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Movies for Mito
Jacob Shinder, 12, organizes Movies for Mito event that raises awareness, funds
Jacob Shinder is a young man of few words.
The 12-year-old from New City, NY, organized a mitochondrial disease event that raised awareness and more than $8,000, a majority of which he donated to MitoAction. When asked what he thought about the amazing success of the event, which raised about $7,000 more than Jacob expected, he replied: “I think it’s good.”
Yes, he speaks sparsely, but he has a big impact.
This remarkable boy created the event, Movies for Mito, in which attendees had a choice of viewing “Epic” or “Fast & Furious 6.” But it was so much more than a day at the movies. It was a community coming together to support a boy with Mito; it was a family affair; it was a true labor of love; it was a way Jacob could help others.
Movies for Mito was Jacob’s Bar Mitzvah project. “I really love movies and I have this [Mito] and I wanted to do a fundraiser,” said the boy who will be an eighth-grader next fall at Felix Festa Middle School.
While Jacob did the majority of the work, the project was a family effort, including mom Rachel, dad Neil, sister Marlee, brother Adam, countless extended family members, and some friends. “It was a lot of planning,” said Jacob, who started organizing in February for the June 2 event. Jacob et al secured raffle items, made movie tickets, put flyers up all over town, solicited donations, sent emails, wrote thank you notes, set up the theater in about 30 minutes flat, and did whatever else needed to be done.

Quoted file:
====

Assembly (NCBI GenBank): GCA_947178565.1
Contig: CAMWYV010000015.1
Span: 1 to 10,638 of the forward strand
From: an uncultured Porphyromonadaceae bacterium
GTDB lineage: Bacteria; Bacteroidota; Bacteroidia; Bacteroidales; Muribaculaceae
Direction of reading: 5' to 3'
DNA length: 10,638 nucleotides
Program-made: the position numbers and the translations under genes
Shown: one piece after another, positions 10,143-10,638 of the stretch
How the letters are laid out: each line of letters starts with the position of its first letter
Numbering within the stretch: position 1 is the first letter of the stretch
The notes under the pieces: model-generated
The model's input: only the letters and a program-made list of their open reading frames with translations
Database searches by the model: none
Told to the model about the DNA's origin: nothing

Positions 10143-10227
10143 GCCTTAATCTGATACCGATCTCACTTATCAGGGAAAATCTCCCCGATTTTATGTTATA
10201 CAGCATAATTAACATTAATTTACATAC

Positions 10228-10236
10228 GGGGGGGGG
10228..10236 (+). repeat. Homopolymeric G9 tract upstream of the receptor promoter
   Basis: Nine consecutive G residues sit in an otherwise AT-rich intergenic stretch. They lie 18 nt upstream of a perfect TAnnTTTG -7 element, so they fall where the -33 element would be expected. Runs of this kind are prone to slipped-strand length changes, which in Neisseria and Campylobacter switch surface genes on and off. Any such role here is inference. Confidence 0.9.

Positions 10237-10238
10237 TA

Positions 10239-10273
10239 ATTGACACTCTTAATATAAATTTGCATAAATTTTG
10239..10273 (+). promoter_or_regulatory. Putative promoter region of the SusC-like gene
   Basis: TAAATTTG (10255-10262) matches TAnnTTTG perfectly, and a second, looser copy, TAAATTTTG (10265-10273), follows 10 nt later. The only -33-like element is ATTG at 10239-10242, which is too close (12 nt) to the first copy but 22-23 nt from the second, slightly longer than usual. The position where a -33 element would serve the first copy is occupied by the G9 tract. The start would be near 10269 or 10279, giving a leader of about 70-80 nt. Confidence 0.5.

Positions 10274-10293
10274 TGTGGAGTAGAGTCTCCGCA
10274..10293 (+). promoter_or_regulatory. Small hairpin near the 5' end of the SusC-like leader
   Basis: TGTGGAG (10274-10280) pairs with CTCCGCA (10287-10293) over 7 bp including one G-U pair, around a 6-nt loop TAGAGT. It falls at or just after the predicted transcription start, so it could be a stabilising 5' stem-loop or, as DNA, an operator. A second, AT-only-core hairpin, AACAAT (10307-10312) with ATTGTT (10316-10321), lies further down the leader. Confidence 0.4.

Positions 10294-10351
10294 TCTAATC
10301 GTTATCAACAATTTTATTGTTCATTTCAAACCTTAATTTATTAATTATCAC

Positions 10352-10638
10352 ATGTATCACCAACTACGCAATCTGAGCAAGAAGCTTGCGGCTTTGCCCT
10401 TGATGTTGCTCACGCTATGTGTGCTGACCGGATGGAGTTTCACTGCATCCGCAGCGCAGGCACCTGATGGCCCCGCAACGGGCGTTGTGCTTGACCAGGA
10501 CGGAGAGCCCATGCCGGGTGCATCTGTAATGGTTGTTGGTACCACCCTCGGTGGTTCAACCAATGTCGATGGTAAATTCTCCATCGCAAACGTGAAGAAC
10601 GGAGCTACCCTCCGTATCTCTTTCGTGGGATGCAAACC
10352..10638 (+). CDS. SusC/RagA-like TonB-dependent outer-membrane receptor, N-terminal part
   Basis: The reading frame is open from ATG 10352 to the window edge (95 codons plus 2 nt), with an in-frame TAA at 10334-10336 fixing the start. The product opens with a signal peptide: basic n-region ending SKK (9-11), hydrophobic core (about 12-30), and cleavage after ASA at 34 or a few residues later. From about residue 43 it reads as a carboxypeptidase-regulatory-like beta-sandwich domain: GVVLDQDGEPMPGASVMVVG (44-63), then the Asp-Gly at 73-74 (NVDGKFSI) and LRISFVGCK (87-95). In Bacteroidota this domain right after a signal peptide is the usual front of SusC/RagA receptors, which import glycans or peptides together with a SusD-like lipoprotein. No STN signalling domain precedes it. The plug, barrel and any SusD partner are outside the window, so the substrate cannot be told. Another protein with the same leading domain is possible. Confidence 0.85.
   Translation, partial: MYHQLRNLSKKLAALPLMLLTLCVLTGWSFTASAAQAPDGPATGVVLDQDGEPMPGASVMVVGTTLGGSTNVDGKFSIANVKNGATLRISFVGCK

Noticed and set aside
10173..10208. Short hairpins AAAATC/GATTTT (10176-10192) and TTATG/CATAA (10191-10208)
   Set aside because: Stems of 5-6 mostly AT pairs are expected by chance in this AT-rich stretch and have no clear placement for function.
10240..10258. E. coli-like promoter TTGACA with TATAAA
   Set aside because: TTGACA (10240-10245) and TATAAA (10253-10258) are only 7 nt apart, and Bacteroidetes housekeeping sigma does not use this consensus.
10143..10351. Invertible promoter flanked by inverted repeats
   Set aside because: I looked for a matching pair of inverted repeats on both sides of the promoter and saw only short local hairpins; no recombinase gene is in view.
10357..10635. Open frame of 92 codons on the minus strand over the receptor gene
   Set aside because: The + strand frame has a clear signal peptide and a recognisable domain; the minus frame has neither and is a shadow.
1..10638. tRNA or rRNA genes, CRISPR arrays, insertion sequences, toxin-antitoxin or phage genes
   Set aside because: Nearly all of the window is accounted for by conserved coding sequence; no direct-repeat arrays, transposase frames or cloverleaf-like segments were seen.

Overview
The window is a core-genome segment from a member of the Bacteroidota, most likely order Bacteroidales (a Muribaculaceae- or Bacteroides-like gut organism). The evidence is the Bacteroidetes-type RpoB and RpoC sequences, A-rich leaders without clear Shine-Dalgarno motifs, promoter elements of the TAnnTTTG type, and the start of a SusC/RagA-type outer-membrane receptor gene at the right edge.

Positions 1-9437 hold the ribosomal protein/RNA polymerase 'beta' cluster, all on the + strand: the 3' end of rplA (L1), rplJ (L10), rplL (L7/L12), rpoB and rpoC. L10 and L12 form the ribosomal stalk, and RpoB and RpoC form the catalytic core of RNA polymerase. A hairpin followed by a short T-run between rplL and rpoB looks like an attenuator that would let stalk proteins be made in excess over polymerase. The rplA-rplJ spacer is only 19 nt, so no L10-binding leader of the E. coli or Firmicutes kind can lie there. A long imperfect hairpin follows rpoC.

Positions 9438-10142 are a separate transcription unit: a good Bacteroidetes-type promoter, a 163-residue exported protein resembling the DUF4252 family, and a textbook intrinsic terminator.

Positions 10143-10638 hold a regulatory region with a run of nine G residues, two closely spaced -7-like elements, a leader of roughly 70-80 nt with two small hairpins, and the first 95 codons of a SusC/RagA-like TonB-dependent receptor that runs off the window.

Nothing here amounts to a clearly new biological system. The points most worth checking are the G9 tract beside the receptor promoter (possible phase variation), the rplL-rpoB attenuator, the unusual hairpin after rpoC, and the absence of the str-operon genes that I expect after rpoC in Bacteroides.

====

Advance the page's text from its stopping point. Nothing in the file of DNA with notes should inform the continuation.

This soft-spoken young man went right up to people, introduced himself, and asked for donations. At the event, which drew 150 people, he introduced himself to everyone who attended. “Before the movie I ran around to make sure everything was in place,” Jacob said. “I was a little nervous before.”
But that didn’t stop him from addressing the whole crowd. “My most proud moment was when he stood on top of the basketball game to be above the crowd,” said mom Rachel. With megaphone in hand, he thanked everyone for coming and for helping raise money. “He had such confidence,” Rachel beamed.
This event has helped shape the man Jacob is becoming. “Jacob would walk into a store and say, ‘I have a mitochondrial disorder and am doing a fundraiser to raise awareness.’ I never saw him so confident,” Rachel said. “This is defining who he is; it’s giving him purpose.
“He has the strength to do what other kids with Mito can’t do. He needs to own it.”
Jacob certainly owned this event; he just won’t say so. “It was a really good success,” he said. “I hope people learned about mitochondrial disorders and what it affects so that they understand.”
Jacob has atypical Chronic Progressive External Ophthalmoplegia, which causes double vision. Because of his youth, Jacob is able to suppress the second vision fairly well. “He’s constantly adapting to the double vision,” Rachel said. “While Jacob’s vision is not perfect, his insight into people’s emotions is much more acute than many his age.”